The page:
AMARILLO — SXSW is all about the music, the movies, the tech, and in recent years, politics has been thrown into the mix. Texas’ capital city has seen the biggest names in politics on the programming lineup, and some rising stars, too. One documentary premiering at this year’s online festival features a young Texan who turned social media stardom into a long shot political campaign in the Texas panhandle.
Inspired by the filmmaker Harmony Korine, Hayden Pedigo and his friends made a video where he is decked out in a suit, acting as a city council member in his hometown of Amarillo. The bit went viral, and then launched an unlikely run for Amarillo City Council.
“I kind of realized, wait, there's all of these things I feel about Amarillo, I think should be changed, that are serious, like very serious things about my city. What if I took all of this attention from a goofy video and then translated it into a serious run? Basically utilizing the goofiness of the video to step into the actual serious platform I had about single member districts and a better quality for all the neighborhoods in Amarillo that had been ignored,” Pedigo told Capital Tonight’s, Reena Diamante, in a recent interview.
Born and raised in Amarillo, Pedigo is the subject of a new documentary called “Kid Candidate,” which premiered at this year’s SXSW Festival. The documentary follows Pedigo’s 2019 campaign when he was 24 years old. In the film, he mentioned how he felt there was a lack of representation of young people in politics, in part, because those his age are “burnt out.”
“A lot of politics you see are negative toxic things that really don't inspire anyone to do anything. I think it's just beating everyone down, and to me, I think local politics is a good place to start,” he said. “To me, local politics is maybe a bit more human, and I was trying to introduce that to younger people.”
Spectrum News 1 caught up with “Kid Candidates’s’ director, Jasmine Stodel, who lives in Los Angeles. She told us she’s always been in interested in politics, since she grew up in South Africa and saw inequity firsthand.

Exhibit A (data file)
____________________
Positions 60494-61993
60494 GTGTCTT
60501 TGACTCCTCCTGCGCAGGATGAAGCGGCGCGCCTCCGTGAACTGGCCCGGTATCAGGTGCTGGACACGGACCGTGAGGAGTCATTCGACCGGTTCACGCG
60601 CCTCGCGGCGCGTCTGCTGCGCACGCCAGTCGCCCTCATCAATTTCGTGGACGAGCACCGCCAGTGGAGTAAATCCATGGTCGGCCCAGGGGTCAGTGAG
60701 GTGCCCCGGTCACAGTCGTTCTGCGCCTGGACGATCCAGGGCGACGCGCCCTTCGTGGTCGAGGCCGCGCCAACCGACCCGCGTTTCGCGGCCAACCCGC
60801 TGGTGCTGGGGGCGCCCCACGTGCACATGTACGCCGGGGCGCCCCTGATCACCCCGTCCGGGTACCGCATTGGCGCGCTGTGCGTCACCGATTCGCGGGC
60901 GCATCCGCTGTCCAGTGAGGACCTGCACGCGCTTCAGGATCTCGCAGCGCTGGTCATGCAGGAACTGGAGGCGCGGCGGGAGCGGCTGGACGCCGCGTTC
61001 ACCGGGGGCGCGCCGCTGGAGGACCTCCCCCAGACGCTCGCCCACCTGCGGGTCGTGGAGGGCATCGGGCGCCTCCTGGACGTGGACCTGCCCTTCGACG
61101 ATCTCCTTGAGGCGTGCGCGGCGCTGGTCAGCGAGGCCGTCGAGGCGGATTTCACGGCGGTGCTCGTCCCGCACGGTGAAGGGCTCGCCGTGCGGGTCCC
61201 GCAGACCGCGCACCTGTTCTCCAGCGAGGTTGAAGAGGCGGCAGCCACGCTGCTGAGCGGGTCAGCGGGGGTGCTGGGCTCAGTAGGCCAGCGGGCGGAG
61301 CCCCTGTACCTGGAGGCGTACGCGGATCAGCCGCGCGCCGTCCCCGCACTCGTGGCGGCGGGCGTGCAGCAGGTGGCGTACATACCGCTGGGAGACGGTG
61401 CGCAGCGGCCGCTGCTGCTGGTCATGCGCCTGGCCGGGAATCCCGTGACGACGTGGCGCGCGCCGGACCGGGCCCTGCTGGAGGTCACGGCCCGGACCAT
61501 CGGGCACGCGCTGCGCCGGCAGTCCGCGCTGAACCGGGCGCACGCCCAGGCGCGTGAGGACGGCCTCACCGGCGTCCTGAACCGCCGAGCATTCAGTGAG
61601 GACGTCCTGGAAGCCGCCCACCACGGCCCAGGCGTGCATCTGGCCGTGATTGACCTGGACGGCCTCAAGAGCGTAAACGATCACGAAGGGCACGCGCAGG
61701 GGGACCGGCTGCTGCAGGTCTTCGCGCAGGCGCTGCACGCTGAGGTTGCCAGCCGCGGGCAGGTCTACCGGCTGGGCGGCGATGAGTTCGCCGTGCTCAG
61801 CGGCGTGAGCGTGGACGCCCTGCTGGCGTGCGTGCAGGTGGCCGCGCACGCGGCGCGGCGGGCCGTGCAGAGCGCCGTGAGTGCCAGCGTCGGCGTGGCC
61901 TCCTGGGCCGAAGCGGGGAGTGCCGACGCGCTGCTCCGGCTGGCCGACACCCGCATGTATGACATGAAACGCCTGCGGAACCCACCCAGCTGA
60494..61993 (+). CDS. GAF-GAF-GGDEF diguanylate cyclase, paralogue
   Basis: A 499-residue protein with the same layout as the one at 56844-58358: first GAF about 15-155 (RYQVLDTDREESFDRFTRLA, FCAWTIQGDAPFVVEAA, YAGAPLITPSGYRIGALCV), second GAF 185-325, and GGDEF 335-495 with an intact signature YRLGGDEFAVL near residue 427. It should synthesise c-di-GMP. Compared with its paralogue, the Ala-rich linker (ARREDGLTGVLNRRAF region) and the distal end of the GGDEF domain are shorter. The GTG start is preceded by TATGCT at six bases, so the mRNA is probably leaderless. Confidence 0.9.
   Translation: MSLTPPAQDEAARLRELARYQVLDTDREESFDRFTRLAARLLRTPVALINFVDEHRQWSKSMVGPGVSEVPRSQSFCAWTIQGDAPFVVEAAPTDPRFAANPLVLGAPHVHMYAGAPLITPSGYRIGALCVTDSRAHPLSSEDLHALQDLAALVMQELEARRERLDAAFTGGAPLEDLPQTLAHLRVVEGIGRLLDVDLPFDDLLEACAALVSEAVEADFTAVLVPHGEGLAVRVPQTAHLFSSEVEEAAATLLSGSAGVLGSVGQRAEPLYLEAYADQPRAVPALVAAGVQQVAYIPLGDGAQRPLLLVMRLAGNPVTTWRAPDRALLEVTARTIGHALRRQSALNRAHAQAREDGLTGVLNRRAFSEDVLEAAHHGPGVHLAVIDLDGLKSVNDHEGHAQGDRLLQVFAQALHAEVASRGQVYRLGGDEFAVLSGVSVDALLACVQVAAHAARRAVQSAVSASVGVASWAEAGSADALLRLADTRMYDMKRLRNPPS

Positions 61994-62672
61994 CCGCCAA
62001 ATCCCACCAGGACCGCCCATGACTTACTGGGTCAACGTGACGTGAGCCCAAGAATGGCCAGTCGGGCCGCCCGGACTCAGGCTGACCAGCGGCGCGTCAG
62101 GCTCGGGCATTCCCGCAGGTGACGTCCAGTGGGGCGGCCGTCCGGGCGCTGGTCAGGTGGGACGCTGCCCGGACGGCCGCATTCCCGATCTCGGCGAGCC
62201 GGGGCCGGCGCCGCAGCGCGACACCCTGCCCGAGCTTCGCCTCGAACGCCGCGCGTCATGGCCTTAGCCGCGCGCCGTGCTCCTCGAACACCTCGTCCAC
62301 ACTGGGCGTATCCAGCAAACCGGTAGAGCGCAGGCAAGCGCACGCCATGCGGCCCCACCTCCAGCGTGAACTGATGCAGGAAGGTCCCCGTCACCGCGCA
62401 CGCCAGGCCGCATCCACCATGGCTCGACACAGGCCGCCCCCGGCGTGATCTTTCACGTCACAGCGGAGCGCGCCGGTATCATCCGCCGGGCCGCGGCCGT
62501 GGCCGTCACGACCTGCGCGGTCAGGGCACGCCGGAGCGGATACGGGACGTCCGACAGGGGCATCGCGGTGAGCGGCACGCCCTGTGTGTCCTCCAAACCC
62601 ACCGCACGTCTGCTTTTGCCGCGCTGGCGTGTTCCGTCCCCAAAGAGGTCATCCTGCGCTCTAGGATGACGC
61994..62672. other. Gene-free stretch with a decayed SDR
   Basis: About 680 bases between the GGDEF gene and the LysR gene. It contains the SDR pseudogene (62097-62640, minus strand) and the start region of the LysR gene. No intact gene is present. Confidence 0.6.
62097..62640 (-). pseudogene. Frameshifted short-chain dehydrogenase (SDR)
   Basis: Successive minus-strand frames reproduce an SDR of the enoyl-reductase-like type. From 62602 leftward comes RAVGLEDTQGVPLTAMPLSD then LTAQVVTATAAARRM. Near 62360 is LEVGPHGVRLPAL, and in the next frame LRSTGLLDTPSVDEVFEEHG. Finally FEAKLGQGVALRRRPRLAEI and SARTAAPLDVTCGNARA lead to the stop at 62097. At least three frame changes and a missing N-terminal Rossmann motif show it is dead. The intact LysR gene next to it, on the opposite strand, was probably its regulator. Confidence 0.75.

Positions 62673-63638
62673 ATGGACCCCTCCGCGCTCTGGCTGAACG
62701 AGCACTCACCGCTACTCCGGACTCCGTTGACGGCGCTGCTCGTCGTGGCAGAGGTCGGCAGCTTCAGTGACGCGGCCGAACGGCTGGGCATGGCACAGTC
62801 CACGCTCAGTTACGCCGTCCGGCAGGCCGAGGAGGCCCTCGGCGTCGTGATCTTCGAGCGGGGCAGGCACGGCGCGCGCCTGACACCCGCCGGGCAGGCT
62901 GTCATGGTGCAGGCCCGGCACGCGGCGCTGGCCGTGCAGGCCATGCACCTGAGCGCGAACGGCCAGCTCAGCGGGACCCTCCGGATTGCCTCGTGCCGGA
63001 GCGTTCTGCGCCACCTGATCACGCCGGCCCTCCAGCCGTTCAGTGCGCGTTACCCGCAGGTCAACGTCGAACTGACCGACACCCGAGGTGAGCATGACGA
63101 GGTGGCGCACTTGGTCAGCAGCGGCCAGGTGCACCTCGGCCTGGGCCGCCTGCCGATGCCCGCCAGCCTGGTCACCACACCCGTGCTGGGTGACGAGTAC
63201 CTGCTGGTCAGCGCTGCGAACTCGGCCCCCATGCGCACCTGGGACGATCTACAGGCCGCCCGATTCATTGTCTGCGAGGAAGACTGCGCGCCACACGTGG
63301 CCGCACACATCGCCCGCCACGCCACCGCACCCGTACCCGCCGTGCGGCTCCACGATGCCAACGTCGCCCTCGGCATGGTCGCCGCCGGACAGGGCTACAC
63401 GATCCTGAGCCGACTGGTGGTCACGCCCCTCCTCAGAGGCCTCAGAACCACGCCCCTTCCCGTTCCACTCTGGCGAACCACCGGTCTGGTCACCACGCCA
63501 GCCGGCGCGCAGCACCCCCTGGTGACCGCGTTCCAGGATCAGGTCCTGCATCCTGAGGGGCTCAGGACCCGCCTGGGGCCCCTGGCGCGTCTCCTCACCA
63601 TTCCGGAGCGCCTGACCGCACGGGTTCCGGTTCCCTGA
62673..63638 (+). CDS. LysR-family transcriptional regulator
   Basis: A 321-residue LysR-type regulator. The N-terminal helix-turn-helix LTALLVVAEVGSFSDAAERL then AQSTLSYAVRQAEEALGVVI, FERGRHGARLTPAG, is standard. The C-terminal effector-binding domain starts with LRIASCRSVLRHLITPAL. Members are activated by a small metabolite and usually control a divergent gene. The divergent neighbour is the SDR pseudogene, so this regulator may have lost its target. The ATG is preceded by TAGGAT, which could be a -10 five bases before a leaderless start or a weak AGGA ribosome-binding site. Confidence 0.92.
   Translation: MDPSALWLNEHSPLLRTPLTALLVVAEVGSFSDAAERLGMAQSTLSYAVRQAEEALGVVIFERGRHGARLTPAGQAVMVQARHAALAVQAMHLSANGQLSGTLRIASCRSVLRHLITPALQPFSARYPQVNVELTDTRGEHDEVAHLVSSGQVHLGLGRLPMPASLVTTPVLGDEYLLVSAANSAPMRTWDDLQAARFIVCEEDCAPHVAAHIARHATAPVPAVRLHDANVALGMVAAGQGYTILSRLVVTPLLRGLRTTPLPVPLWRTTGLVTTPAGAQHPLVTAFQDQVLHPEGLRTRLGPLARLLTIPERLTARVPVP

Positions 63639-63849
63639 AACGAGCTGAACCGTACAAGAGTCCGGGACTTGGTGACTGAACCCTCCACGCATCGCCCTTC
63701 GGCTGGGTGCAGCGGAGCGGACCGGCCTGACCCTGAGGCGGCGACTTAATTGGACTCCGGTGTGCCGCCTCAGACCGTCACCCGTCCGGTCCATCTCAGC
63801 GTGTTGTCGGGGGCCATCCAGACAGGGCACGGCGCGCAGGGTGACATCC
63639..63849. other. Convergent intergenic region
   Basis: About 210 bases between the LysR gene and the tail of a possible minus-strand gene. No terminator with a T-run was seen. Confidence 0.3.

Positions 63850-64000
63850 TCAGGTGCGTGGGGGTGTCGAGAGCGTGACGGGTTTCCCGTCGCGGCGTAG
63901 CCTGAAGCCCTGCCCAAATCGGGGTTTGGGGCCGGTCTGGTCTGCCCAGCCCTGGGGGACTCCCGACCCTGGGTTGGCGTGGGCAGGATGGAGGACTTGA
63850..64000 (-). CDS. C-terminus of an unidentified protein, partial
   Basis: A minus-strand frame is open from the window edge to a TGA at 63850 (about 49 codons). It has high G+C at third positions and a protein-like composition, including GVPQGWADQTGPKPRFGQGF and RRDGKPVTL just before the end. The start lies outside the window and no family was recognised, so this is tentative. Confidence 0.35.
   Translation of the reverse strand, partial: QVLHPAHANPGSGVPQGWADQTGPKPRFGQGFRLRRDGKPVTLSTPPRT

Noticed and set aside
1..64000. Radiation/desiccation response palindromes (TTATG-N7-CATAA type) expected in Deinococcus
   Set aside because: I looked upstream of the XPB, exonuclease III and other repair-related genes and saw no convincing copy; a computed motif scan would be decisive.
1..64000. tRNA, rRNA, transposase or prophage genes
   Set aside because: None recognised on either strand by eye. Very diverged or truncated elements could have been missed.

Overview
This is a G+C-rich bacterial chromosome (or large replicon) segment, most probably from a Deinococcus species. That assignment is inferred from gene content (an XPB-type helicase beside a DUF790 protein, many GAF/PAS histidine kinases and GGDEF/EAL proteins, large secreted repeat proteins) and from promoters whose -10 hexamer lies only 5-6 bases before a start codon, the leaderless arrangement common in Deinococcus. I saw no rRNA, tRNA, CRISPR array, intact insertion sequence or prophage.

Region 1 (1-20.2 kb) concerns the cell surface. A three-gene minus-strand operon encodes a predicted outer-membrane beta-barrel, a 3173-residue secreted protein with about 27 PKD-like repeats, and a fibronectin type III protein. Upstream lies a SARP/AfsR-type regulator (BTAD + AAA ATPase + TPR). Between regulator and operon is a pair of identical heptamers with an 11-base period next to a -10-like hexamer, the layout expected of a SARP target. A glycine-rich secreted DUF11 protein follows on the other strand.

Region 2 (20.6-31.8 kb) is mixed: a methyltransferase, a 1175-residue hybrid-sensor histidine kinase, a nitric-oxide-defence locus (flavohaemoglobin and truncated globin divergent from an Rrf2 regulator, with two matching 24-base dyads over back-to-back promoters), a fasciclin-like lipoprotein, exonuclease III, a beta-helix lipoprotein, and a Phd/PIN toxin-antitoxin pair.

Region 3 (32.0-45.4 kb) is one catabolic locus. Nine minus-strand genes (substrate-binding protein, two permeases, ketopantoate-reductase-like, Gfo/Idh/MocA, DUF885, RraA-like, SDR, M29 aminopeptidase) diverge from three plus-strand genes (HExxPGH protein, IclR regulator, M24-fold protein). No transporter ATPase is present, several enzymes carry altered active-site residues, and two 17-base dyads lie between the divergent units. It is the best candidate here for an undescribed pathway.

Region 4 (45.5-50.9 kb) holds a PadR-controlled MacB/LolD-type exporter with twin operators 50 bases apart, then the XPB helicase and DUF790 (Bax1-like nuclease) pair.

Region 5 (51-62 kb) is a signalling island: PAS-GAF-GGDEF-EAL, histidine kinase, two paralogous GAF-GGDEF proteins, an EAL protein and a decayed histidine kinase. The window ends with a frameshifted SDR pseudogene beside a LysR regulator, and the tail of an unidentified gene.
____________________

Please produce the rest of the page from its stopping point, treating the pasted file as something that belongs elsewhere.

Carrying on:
“The fact that 90 percent of people couldn’t vote when I was growing up makes me extra sensitive to voting, voter suppression, and seeing people who normally don’t feature in politics show up, and that’s what Hayden is, as a young person,” Stodel said.
Stodel captured Pedigo’s vulnerabilities and, most of all, his sincerities. As a visitor of the Texas Panhandle, Stodel called Amarillo a “special place.” She learned about the vibrant art scene, as well as the refugee communities living there. Those were the people she showed Pedigo working to connect with and listen to. He told us the most inspiring part of his campaign was listening to the comments and concerns of some of those in Amarillo’s South Sudanese community.
“Hayden actually went out and did grassroots campaigning with groups that typically wouldn't go out and vote in a local election, and connected with these groups that sometimes didn't even know any election was happening, so I think that's how he got people to go and vote who would never vote before,” Stodel said.
Pedigo ended up not winning, but did come in second place out of four candidates.
“I hope everyone can see themselves in the movie and see how they can change their city because it's not just saying Amarillo, this is everywhere,” Pedigo said.
Since the filming of the documentary, Pedigo moved away from Amarillo, but not too far. He is living in Lubbock now, since his wife is studying at Texas Tech University. When asked about his future political plans Pedigo said, “I definitely would reconsider my ‘no donation’ stance, maybe so I could have a fighting chance next time I try. But I would definitely like to consider a run for public office again.”
If you are a SXSW pass holder, you can watch “Kid Candidate” until March 22.
SXSW Online goes from March 16 to March 20. Organizers say conference content and some Music and Film Festival showcases will be available to participants through April 18.